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Daughters-in-Law Hardcover – 3 Mar 2011


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Product details

  • Hardcover: 336 pages
  • Publisher: Doubleday (3 Mar. 2011)
  • Language: English
  • ISBN-10: 0385617984
  • ISBN-13: 978-0385617987
  • Product Dimensions: 23.6 x 14.5 x 3.3 cm
  • Average Customer Review: 4.1 out of 5 stars  See all reviews (162 customer reviews)
  • Amazon Bestsellers Rank: 283,415 in Books (See Top 100 in Books)

More About the Author

Joanna Trollope has written several highly-acclaimed contemporary novels: The Choir, A Village Affair, A Passionate Man, The Rector's Wife, The Men and the Girls, A Spanish Lover, The Best of Friends, Next of Kin, Other People's Children, Marrying the Mistress, Girl from the South and Friday Nights. Other People's Children has been shown on BBC television as a major drama serial. Under the name of Caroline Harvey she writes romantic historical novels. She has also written a study of women in the British Empire, Britannia's Daughters. Joanna was born in Gloucestershire and lives in London. She was appointed OBE in the 1996 Queen's Birthday Honours List for services to literature.

Product Description

Review

'Supremely sure of her material and purpose, compassionate but never sentimental' --SUNDAY TIMES, Feb 2011

'Wonderfully observed and readable' --THE TIMES, Feb 2011

'The author's psychology, as always, is sound, the plotting secure and the pacing brisk and page-turning. Another winner' --DAILY MAIL, March 2011

'The legendary Ms Trollope triumphs yet again, with her latest slick of classy chick-lit' --HEAT, March 2011

'Sociologically and psychologically as observant as ever'
--THE SPECTATOR, March 2011

Book Description

Can a mother ever hand over her son to another woman?

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Customer Reviews

4.1 out of 5 stars

Most Helpful Customer Reviews

118 of 122 people found the following review helpful By koink on 18 Mar. 2011
Format: Hardcover
At her best Joanna Trollope is a captivating storyteller and here again she is at her best.

Here we are at Trollope Central: a family tale dealing with everyday life and familiar interpersonal conflicts. The subject is the reverberations in an extended family caused by the advent of three daughters-in-law in a tightly-knit family presided over by a controlling matriarch. Mum has ruled over hubbie and three sons and ensured that authority centres on her. Daughters-in-law intrude and stimulate everyone to seek individual freedom. The theme is the importance of that individual freedom.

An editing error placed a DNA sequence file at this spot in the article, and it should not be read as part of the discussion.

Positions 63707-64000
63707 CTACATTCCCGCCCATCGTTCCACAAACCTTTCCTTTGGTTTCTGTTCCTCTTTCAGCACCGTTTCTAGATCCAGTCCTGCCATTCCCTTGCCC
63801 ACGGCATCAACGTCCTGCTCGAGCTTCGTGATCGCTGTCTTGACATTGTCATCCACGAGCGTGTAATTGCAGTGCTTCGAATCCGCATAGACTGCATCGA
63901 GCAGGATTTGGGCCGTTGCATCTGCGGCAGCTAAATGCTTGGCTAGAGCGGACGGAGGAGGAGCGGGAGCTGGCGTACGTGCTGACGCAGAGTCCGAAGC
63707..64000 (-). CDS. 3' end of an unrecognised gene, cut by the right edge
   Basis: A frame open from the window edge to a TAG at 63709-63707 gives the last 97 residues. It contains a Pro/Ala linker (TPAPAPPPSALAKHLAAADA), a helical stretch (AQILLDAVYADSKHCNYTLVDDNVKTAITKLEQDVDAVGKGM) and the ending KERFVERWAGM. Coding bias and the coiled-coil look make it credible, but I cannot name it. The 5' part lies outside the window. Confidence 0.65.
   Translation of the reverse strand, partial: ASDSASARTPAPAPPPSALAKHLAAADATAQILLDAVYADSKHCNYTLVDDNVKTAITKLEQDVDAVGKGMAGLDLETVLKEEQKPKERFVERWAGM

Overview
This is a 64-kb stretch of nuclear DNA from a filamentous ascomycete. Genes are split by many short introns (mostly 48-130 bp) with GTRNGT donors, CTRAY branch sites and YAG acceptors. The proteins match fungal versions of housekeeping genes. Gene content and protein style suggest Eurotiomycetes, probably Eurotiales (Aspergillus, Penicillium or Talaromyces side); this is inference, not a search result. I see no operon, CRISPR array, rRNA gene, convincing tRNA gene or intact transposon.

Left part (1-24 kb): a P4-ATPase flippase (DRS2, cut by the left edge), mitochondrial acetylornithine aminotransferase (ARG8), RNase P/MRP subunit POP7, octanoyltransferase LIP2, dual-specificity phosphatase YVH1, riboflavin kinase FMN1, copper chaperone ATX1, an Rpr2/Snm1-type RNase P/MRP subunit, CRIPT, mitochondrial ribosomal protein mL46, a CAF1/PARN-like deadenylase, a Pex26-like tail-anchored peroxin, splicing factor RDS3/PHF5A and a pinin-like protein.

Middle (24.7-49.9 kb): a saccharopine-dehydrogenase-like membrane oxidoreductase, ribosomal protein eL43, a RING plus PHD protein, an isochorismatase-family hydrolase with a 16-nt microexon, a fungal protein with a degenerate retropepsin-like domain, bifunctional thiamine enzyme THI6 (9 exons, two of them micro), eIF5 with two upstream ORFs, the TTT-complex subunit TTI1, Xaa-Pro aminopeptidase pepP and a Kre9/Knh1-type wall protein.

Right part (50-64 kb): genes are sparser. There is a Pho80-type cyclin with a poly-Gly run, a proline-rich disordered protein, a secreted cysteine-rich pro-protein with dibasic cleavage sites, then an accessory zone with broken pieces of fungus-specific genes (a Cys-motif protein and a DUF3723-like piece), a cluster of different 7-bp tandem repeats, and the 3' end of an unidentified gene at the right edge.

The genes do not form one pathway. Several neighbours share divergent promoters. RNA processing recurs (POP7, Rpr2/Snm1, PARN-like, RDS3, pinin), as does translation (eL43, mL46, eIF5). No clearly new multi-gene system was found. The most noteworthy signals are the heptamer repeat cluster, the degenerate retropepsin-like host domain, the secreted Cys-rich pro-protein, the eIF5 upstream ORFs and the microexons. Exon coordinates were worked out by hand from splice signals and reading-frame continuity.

In other hands this could be a dull and inconsequential tale. In Joanna Trollope's professional hands it becomes an enthralling story which, after the first 100 essentially scene-setting pages, grips you emotionally - often to a point just short of sentimentality - and drives you on to a nicely judged satisfying conclusion. You care about mum, dad, the three sons and three daughters-in-law and even the nicely drawn kids. You want them to achieve self-understanding and not to destroy the whole extended family structure as they do so. You are gripped by the many superbly constructed scenes that pepper the narrative. You admire the convincing dialogue. And you end by telling yourself that you have been entertained by a real pro.

This is Joanna Trollope at her best: an engaging tale, convincing characters, tightly-knit plot, clear theme, intelligent social and moral judgements and the sense you know where you are going because she knows exactly where she wants to take you - and has the skills to do it entertainingly.
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38 of 40 people found the following review helpful By Fruitbat on 12 April 2011
Format: Hardcover Verified Purchase
I thought this book would be of particular interest with the given topic being that of the main character and her relationships with her sons and their wives, as I for one can relate firsthand to the difficulties involved in the relationship between a daughter-in-law and a mother-in-law.